By Ben Marsden
The announcement of a new Harry Potter series earlier this year was met with initial delight from fans of the wizarding world, followed by a whole host of initial worries. The series is set to be produced by HBO Max (now known as ‘Max’ alone) with seven series to be made, each one following one of the original books.
Setting aside JK Rowling’s political views, which could be a separate article itself and has created much controversy amongst the media and fans alike, several concerns have been raised about the series. Perhaps the biggest concern is the issue of who will be cast into what will arguably be the most scrutinised child role of recent decades. For Daniel Radcliffe, Emma Watson and Rupert Grint, their acting careers are still impacted by their respective roles as Harry, Hermione, and Ron. The new stars will unsurprisingly be compared to the original film cast. Many fans will struggle to see new actors in iconic roles such as Professor Snape and Lord Voldemort, that Alan Rickman and Ralph Fiennes perfected respectively. Most Harry Potter fans have grown up knowing the faces of the actors as well as the names, and new actors in these roles will undoubtedly receive criticism, especially given some of the exemplary casting in the original films.
Many theories on who will be cast have been thrown around online, and there will undoubtedly be some uproar if rumours such as Tom Felton (Draco Malfoy) playing Lucius Malfoy, or Adam Driver as Snape, do not come true. On top of this, the HP series has had its fair share of controversy in the past, such as the only Asian character being named Cho Chang. Rumours of characters like Dumbledore and Hermione being played by black actors have sparked a debate over whether the series will aim to be more “woke” than the original films and whether this will accurately recreate the books.
For the old-school fans of the books, the original films missed out certain storylines and scenes that they will be desperate to see in the new series. Characters such as the poltergeist Peeves and the house-elf Winky should make it into the new series, essentially this is a great opportunity for the new director to ensure all the original complaints about the films are rectified in the series. Having JK Rowling as an executive director should allow this to happen. Some characters were understated in the original films, with Ginny Weasley’s character seen as inconspicuous in the films when compared to her ability and role in the books, which the series should look to solve. Additionally, scenes such as seeing Neville Longbottom’s parents in St Mungo’s hospital, the brain room scene at the end of The Order of The Phoenix, and more detail on Harry’s Occlumency lessons have been put forward online as scenes that the series shouldn’t overlook as the films did. The length of the series may allow other storylines such as the back stories of characters like Tom Riddle, Snape, and the Marauders (James Potter, Sirius Black, Remus Lupin and Peter Pettigrew) to be developed.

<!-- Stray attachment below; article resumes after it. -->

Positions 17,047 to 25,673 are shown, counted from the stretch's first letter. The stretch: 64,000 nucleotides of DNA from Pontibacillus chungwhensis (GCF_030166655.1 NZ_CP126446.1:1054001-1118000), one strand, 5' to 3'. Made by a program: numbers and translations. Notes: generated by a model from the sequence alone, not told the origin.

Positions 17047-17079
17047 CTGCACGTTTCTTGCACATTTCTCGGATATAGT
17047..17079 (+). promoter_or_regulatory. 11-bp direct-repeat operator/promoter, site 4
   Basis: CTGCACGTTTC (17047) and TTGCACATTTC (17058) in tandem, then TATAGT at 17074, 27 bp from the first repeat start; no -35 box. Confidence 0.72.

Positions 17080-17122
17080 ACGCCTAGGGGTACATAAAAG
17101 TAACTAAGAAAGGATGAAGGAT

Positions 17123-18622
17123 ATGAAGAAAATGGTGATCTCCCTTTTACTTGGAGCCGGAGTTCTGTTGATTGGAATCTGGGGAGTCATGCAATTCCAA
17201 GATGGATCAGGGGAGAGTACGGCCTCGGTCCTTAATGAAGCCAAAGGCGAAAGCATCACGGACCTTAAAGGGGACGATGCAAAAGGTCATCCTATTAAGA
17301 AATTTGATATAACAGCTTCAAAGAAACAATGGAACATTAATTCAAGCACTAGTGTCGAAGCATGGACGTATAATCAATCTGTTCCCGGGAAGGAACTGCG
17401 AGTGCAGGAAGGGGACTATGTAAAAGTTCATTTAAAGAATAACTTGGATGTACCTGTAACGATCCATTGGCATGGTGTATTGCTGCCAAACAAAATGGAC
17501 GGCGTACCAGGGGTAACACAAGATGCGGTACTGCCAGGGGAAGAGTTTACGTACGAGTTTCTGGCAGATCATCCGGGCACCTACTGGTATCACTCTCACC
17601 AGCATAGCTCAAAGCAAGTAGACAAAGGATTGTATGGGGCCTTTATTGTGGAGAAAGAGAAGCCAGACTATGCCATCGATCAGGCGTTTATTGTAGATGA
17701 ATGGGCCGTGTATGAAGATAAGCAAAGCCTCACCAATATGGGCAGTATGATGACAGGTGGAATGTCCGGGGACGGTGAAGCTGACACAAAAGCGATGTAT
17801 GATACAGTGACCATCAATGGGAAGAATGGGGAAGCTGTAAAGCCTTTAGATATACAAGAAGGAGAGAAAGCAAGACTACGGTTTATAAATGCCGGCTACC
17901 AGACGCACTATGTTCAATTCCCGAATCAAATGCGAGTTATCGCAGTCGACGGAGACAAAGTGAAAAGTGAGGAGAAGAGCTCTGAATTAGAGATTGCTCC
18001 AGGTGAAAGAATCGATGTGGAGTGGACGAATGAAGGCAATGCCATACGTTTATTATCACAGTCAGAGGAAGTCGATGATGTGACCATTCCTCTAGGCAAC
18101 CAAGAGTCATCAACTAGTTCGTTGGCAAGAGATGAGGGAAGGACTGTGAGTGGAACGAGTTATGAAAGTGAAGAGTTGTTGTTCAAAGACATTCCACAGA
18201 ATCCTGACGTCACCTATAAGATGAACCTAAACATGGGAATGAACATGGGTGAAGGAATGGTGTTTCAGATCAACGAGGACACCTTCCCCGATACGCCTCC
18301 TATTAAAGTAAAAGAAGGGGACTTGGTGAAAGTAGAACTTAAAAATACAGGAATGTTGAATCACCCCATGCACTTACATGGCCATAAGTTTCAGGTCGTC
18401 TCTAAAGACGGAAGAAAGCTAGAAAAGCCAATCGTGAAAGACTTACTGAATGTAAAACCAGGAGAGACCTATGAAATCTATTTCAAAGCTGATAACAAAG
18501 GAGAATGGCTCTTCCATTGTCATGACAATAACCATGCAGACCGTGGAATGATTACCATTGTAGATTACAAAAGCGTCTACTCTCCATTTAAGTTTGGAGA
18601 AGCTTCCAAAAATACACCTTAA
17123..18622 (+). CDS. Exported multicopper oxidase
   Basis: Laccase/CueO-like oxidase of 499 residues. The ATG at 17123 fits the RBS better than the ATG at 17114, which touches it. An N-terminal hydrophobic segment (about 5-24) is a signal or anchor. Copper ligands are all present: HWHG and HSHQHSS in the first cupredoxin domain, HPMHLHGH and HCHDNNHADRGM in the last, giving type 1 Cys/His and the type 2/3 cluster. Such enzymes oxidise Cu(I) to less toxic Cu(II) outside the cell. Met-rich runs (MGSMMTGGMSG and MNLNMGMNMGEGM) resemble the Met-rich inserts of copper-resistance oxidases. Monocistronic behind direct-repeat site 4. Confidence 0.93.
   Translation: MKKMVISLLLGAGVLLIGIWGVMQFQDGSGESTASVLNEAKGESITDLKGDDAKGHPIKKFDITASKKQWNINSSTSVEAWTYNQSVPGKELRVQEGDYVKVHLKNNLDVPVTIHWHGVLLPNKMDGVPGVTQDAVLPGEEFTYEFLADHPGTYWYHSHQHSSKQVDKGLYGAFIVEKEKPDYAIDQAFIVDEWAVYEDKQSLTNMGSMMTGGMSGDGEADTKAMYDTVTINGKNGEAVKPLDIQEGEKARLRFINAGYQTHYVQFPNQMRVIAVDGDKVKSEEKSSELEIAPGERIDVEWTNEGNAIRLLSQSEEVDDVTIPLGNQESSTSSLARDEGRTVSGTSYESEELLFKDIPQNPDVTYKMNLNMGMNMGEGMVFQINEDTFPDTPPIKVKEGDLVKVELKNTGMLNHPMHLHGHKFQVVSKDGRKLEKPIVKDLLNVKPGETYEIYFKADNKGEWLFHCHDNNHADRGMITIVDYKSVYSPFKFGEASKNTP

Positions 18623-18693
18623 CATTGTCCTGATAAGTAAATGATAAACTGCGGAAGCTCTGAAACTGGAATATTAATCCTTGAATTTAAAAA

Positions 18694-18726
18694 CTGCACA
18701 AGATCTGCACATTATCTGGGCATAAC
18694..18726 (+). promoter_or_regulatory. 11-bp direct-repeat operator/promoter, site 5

Yet this leads to the question of whether a series on a separate topic would’ve been a better fit. The previous generation of James and Lily Potter, or the next generation of Albus Potter, Rose Weasley and Scorpius Malfoy, have yet to be portrayed on TV or film. A series on these characters would have allowed more freedom, less scrutiny, and arguably more hype, yet HBO have chosen to redo an already iconic film series, just 12 years or so after it finished. There is the danger that the new series sticks to the basics and is just a longer version of the films, with different actors and nothing exciting about it. On the other hand, if the series tries too hard to be different there will also be complaints. The idea of a new Harry Potter series is a brilliant one, given the fame and fans it has across the world. However, the series seems destined to be met with complaints, and it hasn’t even began filming yet. We all wanted a Marauders series – maybe that’s coming next.
Image credits: Aditya Vyas